An experienced genealogist with the surname 'Dench', and some considerable research in this exact question.
The meaning of the word today, is still no different from that of its original use.
The Vikings that frequented the British Isles's past, were a far larger and stronger specimen, compared to those of the native inhabitants. Their fighting style, spirit and berserker rage in the face of overwhelming odds, made them men of renown, historically hired by Kings throughout Britain, to settle differences in times of war.
'sick' , 'amazing' , 'cool' , 'huge' , 'big' , 'well executed' , 'seeming to be able to run through walls',
is similar to the way the Vikings were perceived with their feats of strength, battle and bravery, augmented with presence and rage.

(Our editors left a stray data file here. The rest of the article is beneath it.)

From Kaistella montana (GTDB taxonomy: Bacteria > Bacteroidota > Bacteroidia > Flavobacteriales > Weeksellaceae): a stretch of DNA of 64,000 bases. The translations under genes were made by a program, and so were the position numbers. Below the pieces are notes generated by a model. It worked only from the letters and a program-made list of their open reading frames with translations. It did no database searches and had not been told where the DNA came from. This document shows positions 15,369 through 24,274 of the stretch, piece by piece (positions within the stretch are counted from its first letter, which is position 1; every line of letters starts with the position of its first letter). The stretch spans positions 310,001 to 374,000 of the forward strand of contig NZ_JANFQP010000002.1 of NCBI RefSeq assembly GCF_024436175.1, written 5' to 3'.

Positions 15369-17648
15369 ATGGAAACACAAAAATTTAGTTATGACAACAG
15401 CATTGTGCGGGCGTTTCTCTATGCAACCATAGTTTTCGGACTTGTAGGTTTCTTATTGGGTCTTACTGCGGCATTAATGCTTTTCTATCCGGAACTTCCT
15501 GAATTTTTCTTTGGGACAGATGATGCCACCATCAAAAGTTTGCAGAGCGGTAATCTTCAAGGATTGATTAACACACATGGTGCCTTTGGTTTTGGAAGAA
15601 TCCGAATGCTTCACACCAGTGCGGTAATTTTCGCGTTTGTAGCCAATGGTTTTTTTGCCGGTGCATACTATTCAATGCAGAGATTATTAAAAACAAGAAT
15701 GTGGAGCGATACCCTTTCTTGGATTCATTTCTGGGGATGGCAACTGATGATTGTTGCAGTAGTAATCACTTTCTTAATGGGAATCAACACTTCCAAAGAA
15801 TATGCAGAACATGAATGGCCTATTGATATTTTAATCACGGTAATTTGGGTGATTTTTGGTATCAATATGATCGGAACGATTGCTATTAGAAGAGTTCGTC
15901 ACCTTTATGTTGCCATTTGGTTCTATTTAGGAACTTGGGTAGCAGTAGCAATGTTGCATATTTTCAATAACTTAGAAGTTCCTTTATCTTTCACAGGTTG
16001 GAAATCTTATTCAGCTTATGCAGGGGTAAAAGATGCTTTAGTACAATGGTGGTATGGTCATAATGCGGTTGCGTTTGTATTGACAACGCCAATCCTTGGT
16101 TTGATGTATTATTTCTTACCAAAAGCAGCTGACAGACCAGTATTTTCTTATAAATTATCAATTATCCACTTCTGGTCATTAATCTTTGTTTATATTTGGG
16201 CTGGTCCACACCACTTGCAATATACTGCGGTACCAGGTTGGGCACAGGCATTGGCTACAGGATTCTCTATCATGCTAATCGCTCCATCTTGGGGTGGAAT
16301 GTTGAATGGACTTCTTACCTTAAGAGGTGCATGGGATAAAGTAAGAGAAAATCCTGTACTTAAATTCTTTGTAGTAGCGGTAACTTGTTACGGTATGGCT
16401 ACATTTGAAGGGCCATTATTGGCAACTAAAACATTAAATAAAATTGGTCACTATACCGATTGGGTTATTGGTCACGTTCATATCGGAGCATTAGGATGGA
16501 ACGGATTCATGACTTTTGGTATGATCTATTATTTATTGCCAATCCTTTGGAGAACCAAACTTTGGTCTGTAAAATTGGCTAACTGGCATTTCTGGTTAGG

In fact even the qouted
"When man gets punched in the face: You say "Thass denchhhh!!"
Could have been the sound of a commonly used alarm.
"The alarm 'DENCH!' (Men from Demark) is raised by the watchman as the first of the invading Vikings, sinks his axe into the head of the other sentry."